One possibility is that corporate interests do greatly shape U.S. politics, but that the tool they mostly use -- influencing electoral democracy through campaign contributions - - is a blunt instrument rather than a scalpel.
According to this view, many in the business community were actually very worried about the nearly uncontrollable growth of the deficit during the George W. Bush presidency. Even with Republican control over the veto pen (and, for some time, Congress as well), discretionary spending rose to unprecedented levels.
This fact of Republican perfidy to the cause of the balanced budget was so striking that it led traditional libertarians such as David Stockman to the apostasy of supporting tax hikes.
Responding to this situation in which even Republicans would neither cut spending nor raise taxes, these business interests helped finance the Tea Party. They hoped, according to this theory, that a radical movement demanding cuts would put pressure on mainstream Republican and Democratic politicians to rein in spending.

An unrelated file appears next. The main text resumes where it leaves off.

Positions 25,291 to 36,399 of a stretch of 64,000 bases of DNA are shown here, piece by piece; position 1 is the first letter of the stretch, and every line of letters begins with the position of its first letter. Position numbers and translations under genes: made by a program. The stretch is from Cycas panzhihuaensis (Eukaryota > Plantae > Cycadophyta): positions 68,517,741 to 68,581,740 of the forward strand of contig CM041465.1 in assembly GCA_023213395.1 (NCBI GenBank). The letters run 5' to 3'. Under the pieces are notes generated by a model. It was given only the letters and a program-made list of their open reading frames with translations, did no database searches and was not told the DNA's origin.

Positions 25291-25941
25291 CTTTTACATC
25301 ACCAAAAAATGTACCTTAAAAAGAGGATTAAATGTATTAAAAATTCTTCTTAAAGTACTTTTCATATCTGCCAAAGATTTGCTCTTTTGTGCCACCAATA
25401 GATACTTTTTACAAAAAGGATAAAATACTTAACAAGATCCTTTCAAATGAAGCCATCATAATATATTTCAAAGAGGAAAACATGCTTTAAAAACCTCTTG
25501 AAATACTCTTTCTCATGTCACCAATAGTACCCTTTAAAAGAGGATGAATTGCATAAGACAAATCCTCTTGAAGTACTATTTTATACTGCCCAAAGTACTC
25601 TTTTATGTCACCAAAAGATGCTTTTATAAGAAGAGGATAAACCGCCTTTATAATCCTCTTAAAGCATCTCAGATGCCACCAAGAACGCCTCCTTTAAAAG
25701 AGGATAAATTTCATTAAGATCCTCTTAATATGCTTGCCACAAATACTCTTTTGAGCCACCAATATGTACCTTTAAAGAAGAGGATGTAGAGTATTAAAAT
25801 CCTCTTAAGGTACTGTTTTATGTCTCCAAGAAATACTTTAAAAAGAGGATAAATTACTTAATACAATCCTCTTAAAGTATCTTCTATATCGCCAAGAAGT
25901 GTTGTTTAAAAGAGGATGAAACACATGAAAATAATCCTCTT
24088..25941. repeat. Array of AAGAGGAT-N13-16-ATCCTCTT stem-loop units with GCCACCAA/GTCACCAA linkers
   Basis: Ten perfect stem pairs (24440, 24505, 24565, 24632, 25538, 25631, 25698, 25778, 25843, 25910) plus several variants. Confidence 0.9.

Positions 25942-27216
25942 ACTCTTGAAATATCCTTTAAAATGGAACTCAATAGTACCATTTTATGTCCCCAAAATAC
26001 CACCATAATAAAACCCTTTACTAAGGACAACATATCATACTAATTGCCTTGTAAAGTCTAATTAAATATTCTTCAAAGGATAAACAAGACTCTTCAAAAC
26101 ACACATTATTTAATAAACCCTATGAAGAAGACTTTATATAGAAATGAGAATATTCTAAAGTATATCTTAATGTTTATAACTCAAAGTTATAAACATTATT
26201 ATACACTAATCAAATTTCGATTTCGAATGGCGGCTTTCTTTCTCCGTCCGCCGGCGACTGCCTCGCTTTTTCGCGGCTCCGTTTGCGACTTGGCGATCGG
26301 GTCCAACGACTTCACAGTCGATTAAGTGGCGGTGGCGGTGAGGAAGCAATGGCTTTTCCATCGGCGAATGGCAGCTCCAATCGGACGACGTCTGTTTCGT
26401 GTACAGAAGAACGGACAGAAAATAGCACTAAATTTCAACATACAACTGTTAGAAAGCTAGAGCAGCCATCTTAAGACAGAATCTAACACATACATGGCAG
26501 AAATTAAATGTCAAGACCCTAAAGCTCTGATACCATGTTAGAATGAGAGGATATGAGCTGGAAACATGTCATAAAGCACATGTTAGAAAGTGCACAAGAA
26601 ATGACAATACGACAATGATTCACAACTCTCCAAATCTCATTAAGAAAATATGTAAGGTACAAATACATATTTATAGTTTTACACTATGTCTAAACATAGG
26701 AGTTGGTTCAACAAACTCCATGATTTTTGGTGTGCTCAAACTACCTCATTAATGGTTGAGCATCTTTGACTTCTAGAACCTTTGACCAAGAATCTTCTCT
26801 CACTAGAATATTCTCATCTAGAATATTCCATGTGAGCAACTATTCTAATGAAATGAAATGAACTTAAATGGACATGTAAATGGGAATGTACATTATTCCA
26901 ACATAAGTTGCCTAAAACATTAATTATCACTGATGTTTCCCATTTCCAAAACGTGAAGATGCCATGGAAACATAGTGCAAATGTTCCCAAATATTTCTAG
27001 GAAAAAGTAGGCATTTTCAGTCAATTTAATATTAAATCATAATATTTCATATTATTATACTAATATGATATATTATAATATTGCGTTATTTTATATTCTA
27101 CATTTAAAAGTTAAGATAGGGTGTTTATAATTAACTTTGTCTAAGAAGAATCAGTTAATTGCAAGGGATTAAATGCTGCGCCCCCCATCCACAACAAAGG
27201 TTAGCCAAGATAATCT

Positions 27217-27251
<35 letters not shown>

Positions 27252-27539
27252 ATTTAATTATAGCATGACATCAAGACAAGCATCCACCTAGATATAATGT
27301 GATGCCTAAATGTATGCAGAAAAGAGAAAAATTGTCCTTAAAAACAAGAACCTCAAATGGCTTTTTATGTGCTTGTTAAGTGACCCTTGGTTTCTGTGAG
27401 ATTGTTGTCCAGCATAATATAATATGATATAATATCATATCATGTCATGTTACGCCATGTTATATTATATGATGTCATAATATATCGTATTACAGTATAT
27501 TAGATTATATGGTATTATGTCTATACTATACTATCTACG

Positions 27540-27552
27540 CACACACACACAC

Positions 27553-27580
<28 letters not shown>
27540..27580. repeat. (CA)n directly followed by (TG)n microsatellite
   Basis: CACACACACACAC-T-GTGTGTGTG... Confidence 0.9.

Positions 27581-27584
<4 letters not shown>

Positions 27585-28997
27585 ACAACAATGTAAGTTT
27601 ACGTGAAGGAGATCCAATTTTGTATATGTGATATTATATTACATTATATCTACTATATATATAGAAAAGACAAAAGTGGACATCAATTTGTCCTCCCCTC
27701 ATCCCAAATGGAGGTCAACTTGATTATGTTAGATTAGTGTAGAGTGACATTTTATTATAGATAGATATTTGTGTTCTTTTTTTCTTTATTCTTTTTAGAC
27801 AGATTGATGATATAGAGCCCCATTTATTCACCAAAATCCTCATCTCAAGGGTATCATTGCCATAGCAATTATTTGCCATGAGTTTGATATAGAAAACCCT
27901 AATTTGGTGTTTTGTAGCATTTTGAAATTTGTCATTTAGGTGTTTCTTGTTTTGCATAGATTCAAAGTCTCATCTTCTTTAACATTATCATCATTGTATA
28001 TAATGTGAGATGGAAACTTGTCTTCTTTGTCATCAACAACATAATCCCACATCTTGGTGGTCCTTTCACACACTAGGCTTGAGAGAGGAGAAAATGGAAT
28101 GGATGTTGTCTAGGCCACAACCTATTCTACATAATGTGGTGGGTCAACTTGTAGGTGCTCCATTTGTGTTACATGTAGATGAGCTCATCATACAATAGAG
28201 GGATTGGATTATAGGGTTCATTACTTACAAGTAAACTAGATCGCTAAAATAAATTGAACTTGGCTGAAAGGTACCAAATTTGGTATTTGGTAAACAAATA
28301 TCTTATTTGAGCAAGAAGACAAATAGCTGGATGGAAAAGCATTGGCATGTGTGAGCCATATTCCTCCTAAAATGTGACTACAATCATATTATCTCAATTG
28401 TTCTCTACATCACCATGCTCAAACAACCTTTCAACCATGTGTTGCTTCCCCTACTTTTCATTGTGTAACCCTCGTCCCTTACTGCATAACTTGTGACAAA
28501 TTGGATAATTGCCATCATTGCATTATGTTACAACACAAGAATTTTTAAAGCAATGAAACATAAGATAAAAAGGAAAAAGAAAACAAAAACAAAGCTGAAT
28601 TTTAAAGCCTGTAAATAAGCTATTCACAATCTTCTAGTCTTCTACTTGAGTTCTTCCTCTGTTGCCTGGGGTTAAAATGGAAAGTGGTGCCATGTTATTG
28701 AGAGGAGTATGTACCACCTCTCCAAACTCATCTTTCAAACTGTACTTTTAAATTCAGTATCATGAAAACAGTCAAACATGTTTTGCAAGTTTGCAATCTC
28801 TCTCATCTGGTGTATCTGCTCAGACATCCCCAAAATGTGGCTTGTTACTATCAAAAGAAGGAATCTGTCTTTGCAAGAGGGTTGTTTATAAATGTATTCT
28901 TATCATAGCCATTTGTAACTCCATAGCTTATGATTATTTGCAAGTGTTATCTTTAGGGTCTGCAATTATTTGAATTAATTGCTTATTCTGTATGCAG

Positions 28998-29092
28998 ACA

Once the Tea Party tasted success, however, the members of Congress associated with it could not be controlled as precisely as its initial corporate donors would have liked. These representatives pushed too hard, endangering the very sense of bipartisan stability on which corporate America generally relies. Of course, in the end, they did act reasonably (if not responsibly) in providing enough Republican votes to raise the debt ceiling.
Another theory is based on the fact that genuine populism does recur in American life. This makes the structure of bipartisan consensus in hock to corporate interests far less stable than its critics believe. And when a movement does catch political fire, it isn’t responsible in any direct way to a particular corporate or even class interest.